As a 501(c)(3) nonprofit, Triangle Greenways Council accepts donations at any level of generosity. All donations go toward education, promotion, and service projects for conservation and expansion of greenway corridors for public benefit. All funds are managed in strict adherence to nonprofit fiscal and ethical standards by the all-volunteer organization.
The organization is uniquely devoted to securing properties along riparian corridors that contribute to the expansion of future greenways in the Triangle region. The Board of Director’s has facilitated the conservation of 750-plus acres through the activities of its Land Trust Committee. Triangle Greenways is currently focused on the Walnut Creek Greenway corridor in southeast Raleigh, Crabtree Creek greenway corridor in north Raleigh, Middle Creek greenway corridor in southern Wake County, Neuse River Mountains to Sea Trail corridor in Johnston County, and upper Neuse River watershed greenway corridors in Wake and Durham Counties.
The organization has a history of educational and promotional activity. Conferences and workshops have been held with the intent to build support for greenway networks, as well as increase public understanding and professional expertise. Likewise, reports have envisioned new greenway corridor opportunities and promoted their initiation.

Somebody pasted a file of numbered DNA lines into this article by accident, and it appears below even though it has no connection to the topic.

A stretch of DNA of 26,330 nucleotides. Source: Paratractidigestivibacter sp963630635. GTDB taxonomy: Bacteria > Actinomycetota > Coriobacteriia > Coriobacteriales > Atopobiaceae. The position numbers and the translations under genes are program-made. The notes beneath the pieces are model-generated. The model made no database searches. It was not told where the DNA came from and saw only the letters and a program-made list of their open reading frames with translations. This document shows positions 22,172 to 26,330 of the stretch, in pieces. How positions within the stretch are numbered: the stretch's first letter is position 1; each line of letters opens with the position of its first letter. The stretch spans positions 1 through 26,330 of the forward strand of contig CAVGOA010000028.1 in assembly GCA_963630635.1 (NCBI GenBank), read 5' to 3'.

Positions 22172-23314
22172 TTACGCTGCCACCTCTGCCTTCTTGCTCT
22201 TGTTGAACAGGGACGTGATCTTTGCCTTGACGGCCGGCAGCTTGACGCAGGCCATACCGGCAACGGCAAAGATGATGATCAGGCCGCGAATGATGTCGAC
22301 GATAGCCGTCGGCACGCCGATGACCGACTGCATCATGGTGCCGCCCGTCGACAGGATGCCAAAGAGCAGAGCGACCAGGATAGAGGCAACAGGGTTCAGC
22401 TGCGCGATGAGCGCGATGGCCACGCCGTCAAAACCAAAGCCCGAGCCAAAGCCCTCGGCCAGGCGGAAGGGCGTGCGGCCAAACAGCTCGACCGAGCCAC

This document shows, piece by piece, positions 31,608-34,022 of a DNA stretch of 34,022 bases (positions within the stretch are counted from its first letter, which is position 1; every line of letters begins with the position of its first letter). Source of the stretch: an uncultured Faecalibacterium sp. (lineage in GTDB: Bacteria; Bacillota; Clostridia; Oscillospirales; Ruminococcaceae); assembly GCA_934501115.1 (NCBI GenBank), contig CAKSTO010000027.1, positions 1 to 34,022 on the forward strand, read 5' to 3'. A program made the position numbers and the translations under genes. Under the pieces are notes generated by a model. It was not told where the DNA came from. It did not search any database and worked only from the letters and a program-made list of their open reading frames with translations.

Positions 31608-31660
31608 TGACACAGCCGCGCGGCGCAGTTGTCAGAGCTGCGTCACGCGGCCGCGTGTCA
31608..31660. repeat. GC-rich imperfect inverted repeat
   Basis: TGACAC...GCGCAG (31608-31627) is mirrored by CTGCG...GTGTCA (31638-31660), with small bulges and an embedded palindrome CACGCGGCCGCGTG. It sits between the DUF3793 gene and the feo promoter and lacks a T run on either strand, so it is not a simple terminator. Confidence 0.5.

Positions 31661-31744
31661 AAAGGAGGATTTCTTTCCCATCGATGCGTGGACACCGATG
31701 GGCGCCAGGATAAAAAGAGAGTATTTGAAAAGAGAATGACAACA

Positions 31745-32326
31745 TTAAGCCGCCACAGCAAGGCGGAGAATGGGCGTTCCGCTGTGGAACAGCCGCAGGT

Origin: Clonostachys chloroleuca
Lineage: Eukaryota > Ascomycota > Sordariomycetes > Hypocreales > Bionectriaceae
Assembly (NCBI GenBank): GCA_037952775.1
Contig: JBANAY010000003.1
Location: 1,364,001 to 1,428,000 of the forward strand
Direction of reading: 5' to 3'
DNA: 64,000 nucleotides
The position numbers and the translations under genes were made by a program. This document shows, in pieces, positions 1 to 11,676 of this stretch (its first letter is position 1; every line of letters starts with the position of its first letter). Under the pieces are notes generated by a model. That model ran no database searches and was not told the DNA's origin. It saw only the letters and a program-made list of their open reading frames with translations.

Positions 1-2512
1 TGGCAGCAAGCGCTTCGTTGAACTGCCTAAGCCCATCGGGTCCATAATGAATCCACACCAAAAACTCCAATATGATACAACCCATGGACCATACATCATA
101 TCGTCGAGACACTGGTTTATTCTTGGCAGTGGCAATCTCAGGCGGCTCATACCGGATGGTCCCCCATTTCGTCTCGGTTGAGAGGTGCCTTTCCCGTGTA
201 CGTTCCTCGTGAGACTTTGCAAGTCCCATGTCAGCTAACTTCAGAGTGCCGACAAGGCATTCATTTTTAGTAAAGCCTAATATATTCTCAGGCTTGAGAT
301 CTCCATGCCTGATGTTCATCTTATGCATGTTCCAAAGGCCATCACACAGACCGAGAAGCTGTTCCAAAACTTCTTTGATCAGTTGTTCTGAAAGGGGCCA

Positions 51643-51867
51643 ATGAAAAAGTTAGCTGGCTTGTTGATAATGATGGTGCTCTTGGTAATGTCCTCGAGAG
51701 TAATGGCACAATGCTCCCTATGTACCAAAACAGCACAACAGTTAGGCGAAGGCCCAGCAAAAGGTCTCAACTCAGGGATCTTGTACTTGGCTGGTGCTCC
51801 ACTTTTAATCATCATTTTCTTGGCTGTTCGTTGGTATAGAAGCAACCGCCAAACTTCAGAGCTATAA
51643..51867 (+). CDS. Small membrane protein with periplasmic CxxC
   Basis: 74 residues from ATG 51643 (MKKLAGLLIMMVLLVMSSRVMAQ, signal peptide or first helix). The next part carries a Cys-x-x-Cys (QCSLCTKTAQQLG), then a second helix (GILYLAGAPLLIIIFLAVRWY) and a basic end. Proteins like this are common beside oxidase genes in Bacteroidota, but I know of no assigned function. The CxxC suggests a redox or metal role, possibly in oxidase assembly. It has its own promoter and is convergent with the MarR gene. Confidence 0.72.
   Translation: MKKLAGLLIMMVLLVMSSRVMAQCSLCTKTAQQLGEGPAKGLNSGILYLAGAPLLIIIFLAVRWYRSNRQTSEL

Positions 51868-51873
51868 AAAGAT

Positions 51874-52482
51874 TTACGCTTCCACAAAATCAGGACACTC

With significant experience in modern conservation techniques and knowledge of native biological ecosystems, the organization takes a holistic approach to conservation. Board members come from diverse disciplines including landscape architecture, engineering, planning, legal, and resource management, as well as related government programs. Additionally, through its partnership with its attorneys, Triangle Greenways has access to pro bono legal services including real estate transactions.
Donations to 501(c)(3) nonprofits create tax advantages for most individuals and corporations. However, you should consult with a tax professional representing your interest in regard to potential tax benefits.
Federal estate tax laws are in a perpetual state of flux, and individuals of moderate wealth should consider tax-advantaged conservation to benefit their loved ones and the broader community. Incorporating a ‘green’ hue into your estate planning will be remembered fondly and appreciated by generations to come.